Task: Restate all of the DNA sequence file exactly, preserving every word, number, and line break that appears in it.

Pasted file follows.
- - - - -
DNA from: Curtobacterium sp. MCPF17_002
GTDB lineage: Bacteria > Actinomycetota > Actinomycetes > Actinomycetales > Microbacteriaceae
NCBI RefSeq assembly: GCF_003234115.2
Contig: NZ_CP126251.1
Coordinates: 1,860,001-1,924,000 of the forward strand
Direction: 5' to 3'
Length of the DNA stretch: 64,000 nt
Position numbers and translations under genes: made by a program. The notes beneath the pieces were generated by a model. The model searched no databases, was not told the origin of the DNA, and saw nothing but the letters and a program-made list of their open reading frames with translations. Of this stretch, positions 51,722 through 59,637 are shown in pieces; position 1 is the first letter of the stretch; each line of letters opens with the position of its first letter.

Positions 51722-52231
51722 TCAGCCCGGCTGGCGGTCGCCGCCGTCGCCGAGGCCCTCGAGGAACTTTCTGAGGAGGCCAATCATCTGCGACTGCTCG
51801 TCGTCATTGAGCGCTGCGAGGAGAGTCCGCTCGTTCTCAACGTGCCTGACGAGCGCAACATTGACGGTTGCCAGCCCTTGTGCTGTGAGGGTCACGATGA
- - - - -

DNA from: Curtobacterium sp. MCPF17_002
GTDB lineage: Bacteria > Actinomycetota > Actinomycetes > Actinomycetales > Microbacteriaceae
NCBI RefSeq assembly: GCF_003234115.2
Contig: NZ_CP126251.1
Coordinates: 1,860,001-1,924,000 of the forward strand
Direction: 5' to 3'
Length of the DNA stretch: 64,000 nt
Position numbers and translations under genes: made by a program. The notes beneath the pieces were generated by a model. The model searched no databases, was not told the origin of the DNA, and saw nothing but the letters and a program-made list of their open reading frames with translations. Of this stretch, positions 51,722 through 59,637 are shown in pieces; position 1 is the first letter of the stretch; each line of letters opens with the position of its first letter.

Positions 51722-52231
51722 TCAGCCCGGCTGGCGGTCGCCGCCGTCGCCGAGGCCCTCGAGGAACTTTCTGAGGAGGCCAATCATCTGCGACTGCTCG
51801 TCGTCATTGAGCGCTGCGAGGAGAGTCCGCTCGTTCTCAACGTGCCTGACGAGCGCAACATTGACGGTTGCCAGCCCTTGTGCTGTGAGGGTCACGATGA